It’s a month since I hurt my knee and whilst I’ve been active for most of that time, it’s only really the last week that I’ve done any running.
On the whole, the knee seems to be OK. The rest of me feels like a creaking disaster waiting to happen, but that’s another story. From speaking with my physio it looks like a compression wound on the ligament, which is why it’s taking its time to heal despite the actual knock at the time seeming relatively trivial. I’ve done back-to-back 10 mile trail runs this weekend and whilst there wasn’t very much climb or descent (intentionally) the knee did start to complain as we were finishing off today’s bounce around in the low cloud above Marple Bridge.
At least in the short term there’s no races to be had. (I did contemplate a 100 miler in September however the complete lack of long distance training kicked that one into touch before it risked getting a serious idea.) I’m still hoping that Escape from Meriden (EFM) 2020 will go ahead; it’s looking promising although the details won’t be hammered out until much nearer the time as the wider picture of the pandemic is still changing rapidly and will no doubt continue to do so. But obviously to give that a reasonable crack again this year, I need all limbs to be fully functional (accepting by the end of the race they probably will be somewhat less functional).
Looking ahead to a race….!
So that’s my training aim for the next 3ish months. To get myself physically fit enough again to take on a long distance event whilst allowing the knee to get over this niggle. These two goals may yet be mutually exclusive, but hopefully I’ll find a way through it. In the meantime I need to sit down with my maps and start giving EFM some serious thinking. My 2019 race didn’t go to plan really from the get go, and of course ended when my left foot disintegrated somewhere on the wrong side of Stoke. Had 2020 been a ‘normal year’ aka one without a total human race meltdown the big change would have been to the route. However, 2020 is what it is and the reality is that competitors will likely be haemorrhaged from Meriden over a number of hours instead of a mass ‘breakout’ at midnight. With the normal setup, the first 8 hours pretty much are those where no shops are open, something to bear in mind when it comes to needing to restock on supplies. With start times likely being over a number of hours prior to midnight, managing this ‘isolation period’ is going to be more challenging. On the flip-side, starting earlier in the evening means being less sleep-deprived before setting off!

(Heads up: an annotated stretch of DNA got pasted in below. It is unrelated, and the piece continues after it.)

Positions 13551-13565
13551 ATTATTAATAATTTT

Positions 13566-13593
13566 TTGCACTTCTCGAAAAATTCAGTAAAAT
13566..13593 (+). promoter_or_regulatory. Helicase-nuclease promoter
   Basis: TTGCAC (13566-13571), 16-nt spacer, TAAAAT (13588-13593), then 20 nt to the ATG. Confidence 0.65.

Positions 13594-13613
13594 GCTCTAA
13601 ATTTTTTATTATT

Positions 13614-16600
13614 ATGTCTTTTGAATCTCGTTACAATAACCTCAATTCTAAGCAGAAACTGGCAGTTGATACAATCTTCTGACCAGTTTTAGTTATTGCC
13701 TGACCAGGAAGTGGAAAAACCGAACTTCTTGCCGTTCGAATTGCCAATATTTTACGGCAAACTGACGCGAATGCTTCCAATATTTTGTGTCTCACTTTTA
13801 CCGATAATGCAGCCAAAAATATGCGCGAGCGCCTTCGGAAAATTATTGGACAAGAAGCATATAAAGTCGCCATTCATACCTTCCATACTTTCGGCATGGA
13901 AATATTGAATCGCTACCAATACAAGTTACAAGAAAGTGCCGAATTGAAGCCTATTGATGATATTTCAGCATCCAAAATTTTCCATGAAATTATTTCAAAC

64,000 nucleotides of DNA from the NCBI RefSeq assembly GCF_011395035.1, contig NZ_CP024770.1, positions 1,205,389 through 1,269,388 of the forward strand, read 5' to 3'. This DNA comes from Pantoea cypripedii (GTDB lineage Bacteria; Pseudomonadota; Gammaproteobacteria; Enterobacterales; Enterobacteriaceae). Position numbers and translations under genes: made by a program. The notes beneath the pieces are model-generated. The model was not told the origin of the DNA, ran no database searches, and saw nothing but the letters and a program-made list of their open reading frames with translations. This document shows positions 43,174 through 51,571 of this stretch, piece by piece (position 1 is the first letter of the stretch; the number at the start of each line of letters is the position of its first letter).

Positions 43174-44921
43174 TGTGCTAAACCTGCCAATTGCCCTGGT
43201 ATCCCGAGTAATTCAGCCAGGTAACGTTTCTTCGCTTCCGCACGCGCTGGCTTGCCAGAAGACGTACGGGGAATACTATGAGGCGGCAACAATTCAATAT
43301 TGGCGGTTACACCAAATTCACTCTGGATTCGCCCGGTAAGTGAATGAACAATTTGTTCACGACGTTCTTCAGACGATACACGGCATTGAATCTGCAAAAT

(As a side note, I fired up Google Maps and pulled up the map of the UK centred around Meriden and got that feeling of uneasy excitement in the stomach I get before races – haha.)
A final running comment for the week; finally, and after all this lay-up in August, I’ve hit 1000 miles for the year. For most of the runners I know this isn’t a big milestone and many of them are closer to 2000 miles than 1000 for the year now. However it’s also the first time I’ve managed 1000 miles before December. All being well, and the knee not giving up on me, I should manage a new personal record mileage for the year!
As has been a bit of a theme in recent blog posts, I’ve been trying to keep plugging away with my composition skills. As with any skill, practice is very important. I’ve noticed that since I started focusing a bit more on trying to come up with ideas and then turn them into something that actually the results haven’t been too bad. Sure I won’t be on Top of the Pops (that ship sailed many years ago) but I’m having a lot of fun trying to tease a bit of creativity out of an increasingly foggy head.
I came up with an idea a few weeks ago using a piano/bell type sound on the synths and decided to put some effort into that. For much of the early part of the week I was imagining it switching over to be purely a piano piece. The problem was that I couldn’t compose a left-hand accompaniment that wasn’t terrible. In 5 decades of my music it’s always been a weakness. So having firmed up exactly what the piece was going to do on a piano, I returned back to the synths to build up something more akin to orchestration (albeit without using an orchestra).
The first version was OK and I shared it with a few choice people to get some feedback to where it was. I don’t normally bother, but for some reason I just felt I needed a bit more of a nudge to get this one over the line. Having slept on it I made a few modifications and then about 24 hours of trying to get a mix that was vaguely in balance.
For once I struggled with a title. A lot has happened recently, either to me directly or to those around me, so ‘Reflections on the world around us’ seemed to encapsulate the mood of the piece.
It’s a piece I will probably revisit in time to see if I can turn it into a fully-functioning piano piece.
And what about those tapes……?
You may remember from my last post that I discovered some old tape cassettes of long-forgotten compositions. You may also remember that I wasn’t confident that there would be any gems in there. And I was right. As anticipated, most of the very early recordings relied on the backing tracks that the consumer-focused keyboards provided, which were themselves very much a product of their era. I think I had half-hoped there might be a nugget from my past that would be an idea that might fly. As it is the only flying that cassette will be doing is when I find an active volcano to hurl it into…….!